Seventh Circuit revives class action lawsuit against McDonald’s relating to no-hire, anti-poaching agreement

Blog Post

A lawsuit filed by two former McDonald’s employees alleging that the company’s hiring practices violate antitrust laws has been sent back to an Illinois federal court for further consideration. The ruling resurrected a lawsuit that sought class-action status by the two workers.

The case involves inter-franchise, anti-poaching clauses in certain McDonald’s franchise agreements. Leinani Deslandes, a McDonald’s manager in Florida, brought the case to light in 2017, after declining a higher-paid job offered at another McDonald’s franchise due to McDonald’s anti-poaching policies.

On June 28, 2022, Judge Jorge Alonso of the U.S. District Court for the Northern District of Illinois, granted summary judgment to McDonald’s, ruling that the presence of other fast food restaurants in Leinani Deslandes’ and co-plaintiff Stephanie Turner’s home markets meant that McDonald’s didn’t have the market power to support their alleged antitrust claims.  McDonald’s position is that the no-hire provision was ancillary to the franchise agreement to protect training investments and encourage cooperation.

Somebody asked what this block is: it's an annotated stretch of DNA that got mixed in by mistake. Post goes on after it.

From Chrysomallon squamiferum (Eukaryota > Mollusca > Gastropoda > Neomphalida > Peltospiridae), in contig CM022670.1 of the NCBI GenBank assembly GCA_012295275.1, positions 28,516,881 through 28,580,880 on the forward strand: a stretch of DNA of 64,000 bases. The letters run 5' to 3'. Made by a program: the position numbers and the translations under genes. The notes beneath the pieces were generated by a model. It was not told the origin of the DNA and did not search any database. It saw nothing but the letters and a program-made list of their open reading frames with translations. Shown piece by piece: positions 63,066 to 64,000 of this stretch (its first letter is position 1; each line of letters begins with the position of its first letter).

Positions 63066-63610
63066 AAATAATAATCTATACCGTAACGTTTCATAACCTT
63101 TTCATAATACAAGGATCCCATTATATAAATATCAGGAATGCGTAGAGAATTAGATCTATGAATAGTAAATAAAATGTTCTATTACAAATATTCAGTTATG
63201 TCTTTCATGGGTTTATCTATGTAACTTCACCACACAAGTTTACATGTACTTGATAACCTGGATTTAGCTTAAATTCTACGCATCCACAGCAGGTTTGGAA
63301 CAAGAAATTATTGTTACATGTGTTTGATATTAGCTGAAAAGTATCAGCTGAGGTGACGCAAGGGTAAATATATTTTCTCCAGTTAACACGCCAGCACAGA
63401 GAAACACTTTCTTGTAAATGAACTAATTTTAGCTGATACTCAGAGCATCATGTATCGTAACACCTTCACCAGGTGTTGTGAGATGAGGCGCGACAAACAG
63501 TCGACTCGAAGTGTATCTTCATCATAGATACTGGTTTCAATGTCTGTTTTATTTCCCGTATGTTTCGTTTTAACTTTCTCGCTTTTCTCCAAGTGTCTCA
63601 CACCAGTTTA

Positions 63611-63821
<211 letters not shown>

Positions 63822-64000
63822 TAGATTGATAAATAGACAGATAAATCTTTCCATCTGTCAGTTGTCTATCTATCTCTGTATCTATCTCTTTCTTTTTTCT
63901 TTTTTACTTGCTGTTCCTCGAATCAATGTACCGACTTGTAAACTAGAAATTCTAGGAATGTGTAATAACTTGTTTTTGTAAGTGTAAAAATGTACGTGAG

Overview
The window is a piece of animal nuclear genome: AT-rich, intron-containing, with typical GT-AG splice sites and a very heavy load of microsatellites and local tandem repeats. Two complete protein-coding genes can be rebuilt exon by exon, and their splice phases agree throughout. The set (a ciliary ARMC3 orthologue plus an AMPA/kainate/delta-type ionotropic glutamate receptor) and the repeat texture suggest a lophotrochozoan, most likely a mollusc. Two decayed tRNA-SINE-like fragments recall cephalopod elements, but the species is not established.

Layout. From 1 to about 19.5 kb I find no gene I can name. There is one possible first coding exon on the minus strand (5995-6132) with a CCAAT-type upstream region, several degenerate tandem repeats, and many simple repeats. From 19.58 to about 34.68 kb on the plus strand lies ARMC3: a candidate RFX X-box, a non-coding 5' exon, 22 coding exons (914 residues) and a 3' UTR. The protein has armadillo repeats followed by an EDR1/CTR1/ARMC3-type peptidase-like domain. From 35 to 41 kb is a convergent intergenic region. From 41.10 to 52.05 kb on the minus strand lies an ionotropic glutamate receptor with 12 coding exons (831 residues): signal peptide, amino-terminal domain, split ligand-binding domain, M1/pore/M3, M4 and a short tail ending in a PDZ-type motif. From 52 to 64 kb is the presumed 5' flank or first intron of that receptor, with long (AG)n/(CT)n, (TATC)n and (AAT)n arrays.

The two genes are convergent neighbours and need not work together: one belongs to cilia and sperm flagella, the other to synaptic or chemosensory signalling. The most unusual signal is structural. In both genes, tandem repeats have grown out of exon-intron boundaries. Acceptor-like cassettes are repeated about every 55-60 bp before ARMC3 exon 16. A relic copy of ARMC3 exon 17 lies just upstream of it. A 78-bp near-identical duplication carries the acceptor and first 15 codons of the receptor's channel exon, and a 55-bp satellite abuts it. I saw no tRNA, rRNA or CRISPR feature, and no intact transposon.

However, the U.S. 7th Circuit Court of Appeals overruled this decision, holding that Judge Alonso erred in finding that the anti-poach clauses were ancillary to the franchise agreement and therefore permissible under the Sherman Act.  Judge Frank Easterbrook states in his opinion:

“One problem with this approach is that it treats benefits to consumers (increased output) as justifying detriments to workers . . .  That’s not right; it is equivalent to saying that antitrust law is unconcerned with competition in the markets for inputs,” adding, “Is there some reason to think that a no-poach clause promotes the production of restaurant food? Maybe it just takes advantage of workers’ sunk costs and helps each business’s bottom line, without adding to output.”

The case was remanded back to the U.S. District Court for the Northern District of Illinois to consider questions such as whether the no-poach clause being taken into account was protecting the franchises’ investments in training, or if it was being used to take advantage of the value of the workers’ own investments.  Judge Easterbrook comments on this point as well, saying:

“Why did the clause have a national scope, preventing a restaurant in North Dakota from hiring a worker in North Carolina, when the market for restaurant jobs is local? These and other questions require careful economic analysis that had not been undertaken by the summary judgment stage.”

Click here to view the 7th Circuit’s decision.

Jump to Page

McDonald Hopkins uses cookies on our website to enhance user experience and analyze website traffic. Third parties may also use cookies in connection with our website for social media, advertising and analytics and other purposes. By continuing to browse our website, you agree to our use of cookies as detailed in our updated Privacy Policy and our Terms of Use.